In his earlier work, Dascal focused mainly on Leibniz’s philosophy of language, and established the now accepted view that natural languages and other semiotic systems play, for Leibniz, a crucial role in our mental life, and therefore cannot be overlooked in understanding his epistemology. In his recent work, Dascal has been emphasizing the fact that, alongside Leibniz’s well known and advertised idea of a formal semiotic system, the “Universal Characteristic”, which would be the ideal tool for human cognition, based on a strictly deductive or “calculation” model of rationality, Leibniz was also concerned with those aspects of rational thought and action which were not accountable for in terms of such a model. Accordingly, he developed a model of what came to be known later as “soft” rationality. Dascal has conducted intensive research on this rather underestimated aspect of Leibniz’s rationalism.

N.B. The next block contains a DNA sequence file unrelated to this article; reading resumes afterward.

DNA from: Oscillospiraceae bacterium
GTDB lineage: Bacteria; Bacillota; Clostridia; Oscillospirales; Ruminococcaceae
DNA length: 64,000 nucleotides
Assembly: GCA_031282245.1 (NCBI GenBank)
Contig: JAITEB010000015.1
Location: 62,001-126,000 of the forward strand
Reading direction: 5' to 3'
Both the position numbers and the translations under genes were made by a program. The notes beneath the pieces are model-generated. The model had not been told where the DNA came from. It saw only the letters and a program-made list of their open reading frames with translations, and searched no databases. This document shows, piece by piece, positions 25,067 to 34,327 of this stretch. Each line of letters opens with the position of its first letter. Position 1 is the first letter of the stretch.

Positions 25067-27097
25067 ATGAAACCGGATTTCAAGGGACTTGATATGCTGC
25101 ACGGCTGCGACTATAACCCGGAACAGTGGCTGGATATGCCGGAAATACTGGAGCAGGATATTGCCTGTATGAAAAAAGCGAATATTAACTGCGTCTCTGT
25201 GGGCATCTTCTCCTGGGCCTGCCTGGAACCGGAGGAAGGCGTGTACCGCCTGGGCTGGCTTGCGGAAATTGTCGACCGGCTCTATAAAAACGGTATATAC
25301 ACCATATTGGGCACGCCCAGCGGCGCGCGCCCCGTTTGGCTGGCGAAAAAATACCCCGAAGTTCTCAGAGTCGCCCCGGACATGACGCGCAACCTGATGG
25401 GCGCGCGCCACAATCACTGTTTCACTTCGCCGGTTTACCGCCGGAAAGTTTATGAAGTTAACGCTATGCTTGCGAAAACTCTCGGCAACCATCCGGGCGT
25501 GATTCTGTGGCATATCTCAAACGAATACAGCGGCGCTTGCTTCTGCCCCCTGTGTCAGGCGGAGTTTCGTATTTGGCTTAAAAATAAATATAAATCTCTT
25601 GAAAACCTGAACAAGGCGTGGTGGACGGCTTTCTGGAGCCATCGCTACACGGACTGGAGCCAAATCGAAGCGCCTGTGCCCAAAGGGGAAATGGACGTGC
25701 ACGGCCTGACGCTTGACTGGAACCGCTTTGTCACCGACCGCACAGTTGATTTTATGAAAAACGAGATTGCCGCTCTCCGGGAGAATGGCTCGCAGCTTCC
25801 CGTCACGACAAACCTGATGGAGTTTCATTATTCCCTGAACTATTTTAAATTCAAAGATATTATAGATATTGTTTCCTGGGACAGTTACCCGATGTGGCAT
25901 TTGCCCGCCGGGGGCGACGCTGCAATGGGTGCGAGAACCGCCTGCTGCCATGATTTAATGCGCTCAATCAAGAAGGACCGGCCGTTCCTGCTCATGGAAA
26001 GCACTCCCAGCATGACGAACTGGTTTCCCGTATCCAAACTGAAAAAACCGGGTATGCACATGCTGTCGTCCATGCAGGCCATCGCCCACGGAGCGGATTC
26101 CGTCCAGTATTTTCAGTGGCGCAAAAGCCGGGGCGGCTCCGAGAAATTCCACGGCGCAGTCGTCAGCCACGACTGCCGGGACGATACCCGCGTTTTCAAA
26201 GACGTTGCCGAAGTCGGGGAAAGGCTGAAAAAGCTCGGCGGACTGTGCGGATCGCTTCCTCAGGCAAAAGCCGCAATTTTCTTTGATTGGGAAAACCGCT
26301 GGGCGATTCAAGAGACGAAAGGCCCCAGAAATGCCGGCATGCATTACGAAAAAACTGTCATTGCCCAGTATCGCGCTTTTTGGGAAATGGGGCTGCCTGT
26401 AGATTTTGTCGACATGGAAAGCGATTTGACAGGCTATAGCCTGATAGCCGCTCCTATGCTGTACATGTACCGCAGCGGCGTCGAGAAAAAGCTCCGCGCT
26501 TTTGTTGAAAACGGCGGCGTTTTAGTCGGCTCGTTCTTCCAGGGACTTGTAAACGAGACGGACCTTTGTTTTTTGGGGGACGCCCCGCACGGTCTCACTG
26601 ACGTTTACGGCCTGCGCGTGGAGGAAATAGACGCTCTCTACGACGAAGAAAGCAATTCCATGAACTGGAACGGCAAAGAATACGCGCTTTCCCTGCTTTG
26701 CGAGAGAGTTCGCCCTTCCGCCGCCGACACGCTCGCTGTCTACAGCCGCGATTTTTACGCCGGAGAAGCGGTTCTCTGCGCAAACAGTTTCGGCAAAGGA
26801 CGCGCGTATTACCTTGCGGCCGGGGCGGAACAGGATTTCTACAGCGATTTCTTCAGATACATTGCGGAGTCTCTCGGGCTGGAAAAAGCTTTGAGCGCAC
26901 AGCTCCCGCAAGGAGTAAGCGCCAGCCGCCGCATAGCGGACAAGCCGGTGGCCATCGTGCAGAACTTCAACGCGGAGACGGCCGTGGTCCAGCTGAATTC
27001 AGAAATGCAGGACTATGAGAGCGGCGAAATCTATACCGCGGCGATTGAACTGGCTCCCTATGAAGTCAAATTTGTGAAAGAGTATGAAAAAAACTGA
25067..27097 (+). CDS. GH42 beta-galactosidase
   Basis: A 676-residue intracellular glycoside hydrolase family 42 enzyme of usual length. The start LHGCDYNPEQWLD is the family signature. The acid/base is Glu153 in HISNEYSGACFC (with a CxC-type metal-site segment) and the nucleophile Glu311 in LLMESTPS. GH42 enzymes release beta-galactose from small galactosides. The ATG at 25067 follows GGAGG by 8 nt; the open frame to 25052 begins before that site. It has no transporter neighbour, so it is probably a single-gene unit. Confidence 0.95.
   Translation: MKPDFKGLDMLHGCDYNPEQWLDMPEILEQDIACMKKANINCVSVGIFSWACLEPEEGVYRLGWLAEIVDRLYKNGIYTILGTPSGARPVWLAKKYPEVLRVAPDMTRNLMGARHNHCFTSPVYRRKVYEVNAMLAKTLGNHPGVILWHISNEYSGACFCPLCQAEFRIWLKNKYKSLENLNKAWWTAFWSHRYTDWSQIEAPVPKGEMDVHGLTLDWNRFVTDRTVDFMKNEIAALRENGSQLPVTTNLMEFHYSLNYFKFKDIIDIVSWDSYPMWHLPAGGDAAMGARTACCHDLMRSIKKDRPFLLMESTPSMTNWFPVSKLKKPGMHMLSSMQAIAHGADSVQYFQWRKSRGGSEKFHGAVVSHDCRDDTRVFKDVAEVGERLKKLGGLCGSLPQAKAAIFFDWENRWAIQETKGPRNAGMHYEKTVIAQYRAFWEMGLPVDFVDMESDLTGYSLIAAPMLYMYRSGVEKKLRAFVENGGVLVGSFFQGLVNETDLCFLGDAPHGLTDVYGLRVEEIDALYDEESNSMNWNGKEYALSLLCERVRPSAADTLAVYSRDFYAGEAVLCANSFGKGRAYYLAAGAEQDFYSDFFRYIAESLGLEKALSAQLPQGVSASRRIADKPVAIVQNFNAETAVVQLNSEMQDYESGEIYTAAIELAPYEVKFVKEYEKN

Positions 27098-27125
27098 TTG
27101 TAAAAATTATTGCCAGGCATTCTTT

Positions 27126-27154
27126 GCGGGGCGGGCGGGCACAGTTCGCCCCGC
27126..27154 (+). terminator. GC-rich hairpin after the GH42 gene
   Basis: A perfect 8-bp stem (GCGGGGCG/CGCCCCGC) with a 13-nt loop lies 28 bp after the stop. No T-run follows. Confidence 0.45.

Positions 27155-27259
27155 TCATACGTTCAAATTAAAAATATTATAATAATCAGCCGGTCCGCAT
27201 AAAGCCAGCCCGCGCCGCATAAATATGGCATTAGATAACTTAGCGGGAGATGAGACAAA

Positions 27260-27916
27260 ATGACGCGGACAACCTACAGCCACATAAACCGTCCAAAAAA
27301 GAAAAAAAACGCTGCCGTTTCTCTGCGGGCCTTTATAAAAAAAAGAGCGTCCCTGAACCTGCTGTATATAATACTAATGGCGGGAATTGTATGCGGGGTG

In the philosophy of language, Dascal’s work focuses on the theory of language use, i.e., pragmatics. He has contributed both to sociopragmatics and to psychopragmatics (a concept he created), as well as securing a proper philosophical foundation for these two branches and for their distinction from other components of a theory of meaning. His contributions to the cognitive sciences are closely related with his work on the mental use of language.
He has published Pragmatics and the Philosophy of Mind (Amsterdam, 1983), and has edited the relevant volume of the Enciclopedia IberoAmericana de Filosofia, (Madrid, 1999) and Misunderstanding (a special issue of the Journal of Pragmatics, 1999). He has also co-edited the trilingual, two volume, two-thousand page Philosophy of Language: A Handbook of Contemporary Research (Berlin, 1992, 1995), and, more recently; Negotiation and Power in Dialogic Interaction. A Portuguese translation of his book Interpretation and Understanding (2003) was published in 2006.